Hublot’s Big Bang Integral Tourbillon Cathedral Minute Repeater
So what’s a minute repeater anyway? First of all, it’s one of my favorite complications in all of watchmaking, not only because it’s a challenge to construct, but also because it adds an aural feature I really enjoy. Minute repeater watches comprise an independent chiming mechanism that strikes different tones for hours, quarter hours, and minutes with the help of two small hammers, actuated on demand.
Minute repeater watches are offered by a small and select group of brands due to the expertise required and the time needed to produce one. At one time it took up to six months to produce a single minute repeater watch, but modern watchmaking has shortened this considerably, though it is still a time- and labor-intensive pursuit.
There are many elements that influence the sound of a minute repeater, the case material being one, and the construction of the internal hammers and gongs for another. So I found Hublot’s new Big Bang Integral Tourbillon Cathedral Minute Repeater of particular interest, since ceramic is not a typical case material used for minute repeaters.
Hublot’s Use of Ceramic
Ceramic has shown up in many ways and in many Hublot watches over the years, highly regarded for its light weight and sturdy demeanor. Ceramic is two-to-three times harder than steel, yet 30% lighter, impervious to most affronts, yet difficult to machine. For a company that’s all about the art of fusion—and one that loves a good challenge—it fills the bill.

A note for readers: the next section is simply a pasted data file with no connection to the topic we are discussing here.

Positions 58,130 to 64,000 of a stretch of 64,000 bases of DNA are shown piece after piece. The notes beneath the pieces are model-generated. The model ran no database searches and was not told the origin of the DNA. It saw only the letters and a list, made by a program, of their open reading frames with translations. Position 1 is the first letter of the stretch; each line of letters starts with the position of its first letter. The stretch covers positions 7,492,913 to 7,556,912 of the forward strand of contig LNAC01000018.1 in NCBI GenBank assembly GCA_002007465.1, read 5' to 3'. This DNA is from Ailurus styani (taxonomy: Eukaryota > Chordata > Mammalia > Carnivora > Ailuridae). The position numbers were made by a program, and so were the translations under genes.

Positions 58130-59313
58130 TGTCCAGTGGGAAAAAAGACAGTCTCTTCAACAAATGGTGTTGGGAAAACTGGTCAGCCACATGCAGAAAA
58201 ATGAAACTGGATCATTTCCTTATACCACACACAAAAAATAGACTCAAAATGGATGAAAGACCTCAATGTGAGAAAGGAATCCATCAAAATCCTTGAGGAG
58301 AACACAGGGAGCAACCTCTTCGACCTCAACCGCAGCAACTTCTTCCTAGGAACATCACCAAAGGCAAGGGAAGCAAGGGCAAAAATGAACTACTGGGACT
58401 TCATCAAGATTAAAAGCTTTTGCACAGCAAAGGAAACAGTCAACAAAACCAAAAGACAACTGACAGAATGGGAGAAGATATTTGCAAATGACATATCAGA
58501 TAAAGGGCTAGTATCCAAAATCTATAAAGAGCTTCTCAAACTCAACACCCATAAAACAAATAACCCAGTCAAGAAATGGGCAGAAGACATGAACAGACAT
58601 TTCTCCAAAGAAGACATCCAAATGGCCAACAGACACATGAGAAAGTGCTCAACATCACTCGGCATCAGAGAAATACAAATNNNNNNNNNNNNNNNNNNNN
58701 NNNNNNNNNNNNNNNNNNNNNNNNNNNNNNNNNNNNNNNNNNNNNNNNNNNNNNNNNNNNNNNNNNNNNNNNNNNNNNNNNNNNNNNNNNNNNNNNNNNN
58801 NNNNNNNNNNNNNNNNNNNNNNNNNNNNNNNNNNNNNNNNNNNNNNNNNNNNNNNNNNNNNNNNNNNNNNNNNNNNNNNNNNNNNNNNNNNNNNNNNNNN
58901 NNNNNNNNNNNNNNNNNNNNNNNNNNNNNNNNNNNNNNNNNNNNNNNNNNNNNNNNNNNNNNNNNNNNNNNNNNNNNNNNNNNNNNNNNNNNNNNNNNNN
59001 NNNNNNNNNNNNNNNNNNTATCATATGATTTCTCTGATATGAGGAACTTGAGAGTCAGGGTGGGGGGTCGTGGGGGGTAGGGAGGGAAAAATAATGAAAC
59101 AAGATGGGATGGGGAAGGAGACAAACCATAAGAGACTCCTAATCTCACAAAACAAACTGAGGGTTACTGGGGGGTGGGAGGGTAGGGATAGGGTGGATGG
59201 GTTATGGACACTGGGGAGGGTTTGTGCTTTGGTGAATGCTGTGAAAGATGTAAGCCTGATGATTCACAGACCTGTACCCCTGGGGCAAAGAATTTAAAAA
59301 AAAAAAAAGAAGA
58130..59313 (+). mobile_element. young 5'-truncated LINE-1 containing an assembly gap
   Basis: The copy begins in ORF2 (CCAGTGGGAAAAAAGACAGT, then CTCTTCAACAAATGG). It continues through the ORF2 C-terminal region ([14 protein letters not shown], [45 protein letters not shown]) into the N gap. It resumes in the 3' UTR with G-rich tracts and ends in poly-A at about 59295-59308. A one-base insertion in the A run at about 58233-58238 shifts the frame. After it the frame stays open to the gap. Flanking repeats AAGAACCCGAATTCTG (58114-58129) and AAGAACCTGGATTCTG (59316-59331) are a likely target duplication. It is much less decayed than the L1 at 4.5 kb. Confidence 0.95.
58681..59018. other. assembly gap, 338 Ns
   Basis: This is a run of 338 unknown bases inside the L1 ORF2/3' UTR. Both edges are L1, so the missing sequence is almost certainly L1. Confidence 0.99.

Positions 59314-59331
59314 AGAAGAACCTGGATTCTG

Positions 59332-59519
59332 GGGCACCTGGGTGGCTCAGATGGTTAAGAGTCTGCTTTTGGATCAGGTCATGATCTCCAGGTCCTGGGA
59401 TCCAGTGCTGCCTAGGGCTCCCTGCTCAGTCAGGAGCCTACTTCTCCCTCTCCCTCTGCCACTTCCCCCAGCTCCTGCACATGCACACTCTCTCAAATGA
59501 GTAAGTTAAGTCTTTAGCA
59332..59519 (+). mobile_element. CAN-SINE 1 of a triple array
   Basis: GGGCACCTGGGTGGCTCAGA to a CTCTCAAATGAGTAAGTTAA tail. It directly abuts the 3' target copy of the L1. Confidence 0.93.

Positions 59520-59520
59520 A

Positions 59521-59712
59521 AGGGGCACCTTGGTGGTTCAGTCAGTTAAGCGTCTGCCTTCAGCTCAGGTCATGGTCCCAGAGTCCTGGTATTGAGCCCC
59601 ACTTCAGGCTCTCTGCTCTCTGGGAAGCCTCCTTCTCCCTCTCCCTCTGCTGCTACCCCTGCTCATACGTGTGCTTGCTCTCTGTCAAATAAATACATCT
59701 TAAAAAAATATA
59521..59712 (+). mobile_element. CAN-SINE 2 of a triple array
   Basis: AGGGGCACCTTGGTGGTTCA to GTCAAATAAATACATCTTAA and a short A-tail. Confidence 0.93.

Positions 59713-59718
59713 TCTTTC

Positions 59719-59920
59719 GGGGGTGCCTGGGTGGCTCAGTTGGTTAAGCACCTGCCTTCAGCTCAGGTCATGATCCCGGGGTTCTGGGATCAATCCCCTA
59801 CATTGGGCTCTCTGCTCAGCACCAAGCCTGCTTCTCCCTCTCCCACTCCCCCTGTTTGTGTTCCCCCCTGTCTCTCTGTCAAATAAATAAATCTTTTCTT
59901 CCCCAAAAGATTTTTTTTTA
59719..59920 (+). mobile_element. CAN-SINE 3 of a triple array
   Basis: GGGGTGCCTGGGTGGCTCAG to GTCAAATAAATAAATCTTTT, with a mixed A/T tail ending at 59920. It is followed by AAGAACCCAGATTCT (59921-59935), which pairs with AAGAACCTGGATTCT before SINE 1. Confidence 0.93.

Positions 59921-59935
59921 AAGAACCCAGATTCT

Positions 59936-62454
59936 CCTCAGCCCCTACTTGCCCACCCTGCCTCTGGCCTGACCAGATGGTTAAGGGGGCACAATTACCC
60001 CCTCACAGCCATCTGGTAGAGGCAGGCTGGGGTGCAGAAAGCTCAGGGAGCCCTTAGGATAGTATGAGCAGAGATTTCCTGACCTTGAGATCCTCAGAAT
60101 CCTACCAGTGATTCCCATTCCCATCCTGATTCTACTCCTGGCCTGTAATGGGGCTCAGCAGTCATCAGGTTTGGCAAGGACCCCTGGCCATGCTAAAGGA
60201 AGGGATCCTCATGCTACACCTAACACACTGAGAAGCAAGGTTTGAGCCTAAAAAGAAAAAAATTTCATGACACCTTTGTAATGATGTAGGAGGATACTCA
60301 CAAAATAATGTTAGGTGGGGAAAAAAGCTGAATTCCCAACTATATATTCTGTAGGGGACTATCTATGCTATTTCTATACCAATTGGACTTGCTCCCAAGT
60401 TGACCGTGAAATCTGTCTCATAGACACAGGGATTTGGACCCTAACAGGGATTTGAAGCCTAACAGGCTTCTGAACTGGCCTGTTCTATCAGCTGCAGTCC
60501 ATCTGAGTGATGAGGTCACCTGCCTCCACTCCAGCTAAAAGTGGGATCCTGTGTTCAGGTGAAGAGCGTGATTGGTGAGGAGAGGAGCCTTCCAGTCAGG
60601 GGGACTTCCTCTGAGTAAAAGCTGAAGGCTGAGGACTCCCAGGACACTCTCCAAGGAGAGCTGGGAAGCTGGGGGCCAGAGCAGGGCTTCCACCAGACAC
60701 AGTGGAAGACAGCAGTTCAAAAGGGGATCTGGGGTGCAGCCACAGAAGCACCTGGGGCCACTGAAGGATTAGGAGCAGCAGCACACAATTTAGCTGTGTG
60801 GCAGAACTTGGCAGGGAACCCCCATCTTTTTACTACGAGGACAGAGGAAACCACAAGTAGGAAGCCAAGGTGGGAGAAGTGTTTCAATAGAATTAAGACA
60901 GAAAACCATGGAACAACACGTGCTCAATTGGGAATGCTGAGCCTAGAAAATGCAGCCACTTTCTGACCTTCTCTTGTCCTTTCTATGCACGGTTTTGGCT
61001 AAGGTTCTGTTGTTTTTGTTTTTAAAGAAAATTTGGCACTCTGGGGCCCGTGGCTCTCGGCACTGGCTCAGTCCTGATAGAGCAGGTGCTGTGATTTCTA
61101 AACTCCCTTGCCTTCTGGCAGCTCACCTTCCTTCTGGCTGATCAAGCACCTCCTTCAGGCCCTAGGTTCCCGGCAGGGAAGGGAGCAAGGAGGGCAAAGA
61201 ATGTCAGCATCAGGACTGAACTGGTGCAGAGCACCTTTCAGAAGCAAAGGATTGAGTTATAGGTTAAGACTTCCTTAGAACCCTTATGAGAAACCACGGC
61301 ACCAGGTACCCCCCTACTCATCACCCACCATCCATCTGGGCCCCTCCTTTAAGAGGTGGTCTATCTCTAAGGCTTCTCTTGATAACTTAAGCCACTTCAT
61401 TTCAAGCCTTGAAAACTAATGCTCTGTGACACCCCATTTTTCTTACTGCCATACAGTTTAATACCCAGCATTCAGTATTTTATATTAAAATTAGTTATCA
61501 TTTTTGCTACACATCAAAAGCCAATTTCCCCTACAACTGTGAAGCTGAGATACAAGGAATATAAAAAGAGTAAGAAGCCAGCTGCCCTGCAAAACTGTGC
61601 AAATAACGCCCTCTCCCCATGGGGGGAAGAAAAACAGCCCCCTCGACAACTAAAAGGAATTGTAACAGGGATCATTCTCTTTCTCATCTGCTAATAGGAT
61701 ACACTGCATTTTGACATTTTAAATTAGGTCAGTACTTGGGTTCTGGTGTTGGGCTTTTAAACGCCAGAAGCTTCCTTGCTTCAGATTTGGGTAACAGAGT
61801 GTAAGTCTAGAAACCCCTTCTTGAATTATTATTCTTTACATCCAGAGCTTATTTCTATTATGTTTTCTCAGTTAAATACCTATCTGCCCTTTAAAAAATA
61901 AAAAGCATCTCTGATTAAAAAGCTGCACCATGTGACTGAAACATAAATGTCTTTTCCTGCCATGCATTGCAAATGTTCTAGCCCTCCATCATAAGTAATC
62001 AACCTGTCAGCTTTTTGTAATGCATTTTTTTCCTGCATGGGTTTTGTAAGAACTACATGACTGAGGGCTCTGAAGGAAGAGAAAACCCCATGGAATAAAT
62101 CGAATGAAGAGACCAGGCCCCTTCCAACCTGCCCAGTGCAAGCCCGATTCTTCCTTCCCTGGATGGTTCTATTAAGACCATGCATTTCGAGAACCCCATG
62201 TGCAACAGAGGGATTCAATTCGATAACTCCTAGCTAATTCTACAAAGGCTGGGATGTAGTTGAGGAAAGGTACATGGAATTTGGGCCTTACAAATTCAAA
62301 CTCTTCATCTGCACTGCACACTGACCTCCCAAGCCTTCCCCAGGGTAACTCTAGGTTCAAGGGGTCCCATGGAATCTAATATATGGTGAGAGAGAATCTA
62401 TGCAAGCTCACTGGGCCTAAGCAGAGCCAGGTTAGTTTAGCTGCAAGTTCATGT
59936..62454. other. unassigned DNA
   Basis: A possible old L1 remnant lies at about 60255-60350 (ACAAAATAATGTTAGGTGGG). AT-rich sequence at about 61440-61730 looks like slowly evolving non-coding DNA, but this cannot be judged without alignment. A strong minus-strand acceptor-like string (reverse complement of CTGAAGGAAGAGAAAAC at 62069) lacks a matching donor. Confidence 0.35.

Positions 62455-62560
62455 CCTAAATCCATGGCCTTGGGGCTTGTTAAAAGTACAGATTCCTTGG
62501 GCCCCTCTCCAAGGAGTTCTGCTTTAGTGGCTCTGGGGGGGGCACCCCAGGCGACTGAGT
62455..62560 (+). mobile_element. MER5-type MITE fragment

The limited edition of 36 pieces represents 18 watches in black ceramic and 18 watches in white ceramic. The Big Bang Integral Ceramic, with its ceramic case, bracelet, bezel and caseback, was introduced in 2020, but this is the first time an all-black version has been in the fold. It is also the first time Hublot has included a tourbillon minute repeater in the series.
The timepiece is powered by Hublot’s MHUB8001.RH. This manually wound 319-piece, 30-jewel movement offers 80 hours of power reserve, which is admirable for a tourbillon watch. The dial side shows off bridges, plates, and wheels with a range of finishes, and the namesake tourbillon is nestled at 6 o’clock. The see-through caseback offers a great view of the two brushed and polished minute repeater hammers and the bongs, along with other key elements. The caseback window reads: Hublot Big Bang Special Edition, along with the edition number as one of 18 pieces, and the watch’s serial number.
The Big Bang case showcases both polished and satin finishes—no small achievement given ceramic’s reputation as a difficult material with which to work. Even the integrated ceramic bracelets feature dual finishing. Both bracelets have titanium folding clasps, one with black PVD.
Dual-finished ceramic bezels frame the matte dials, which differ slightly depending upon the variation. The black-cased model has a black dial with rhodium-plated satin-finished appliques accented with black SuperLuminova. The white model has a gray dial whose rhodium-plated markers are accented with white SuperLuminova. Both are traversed by simple skeletonized hands.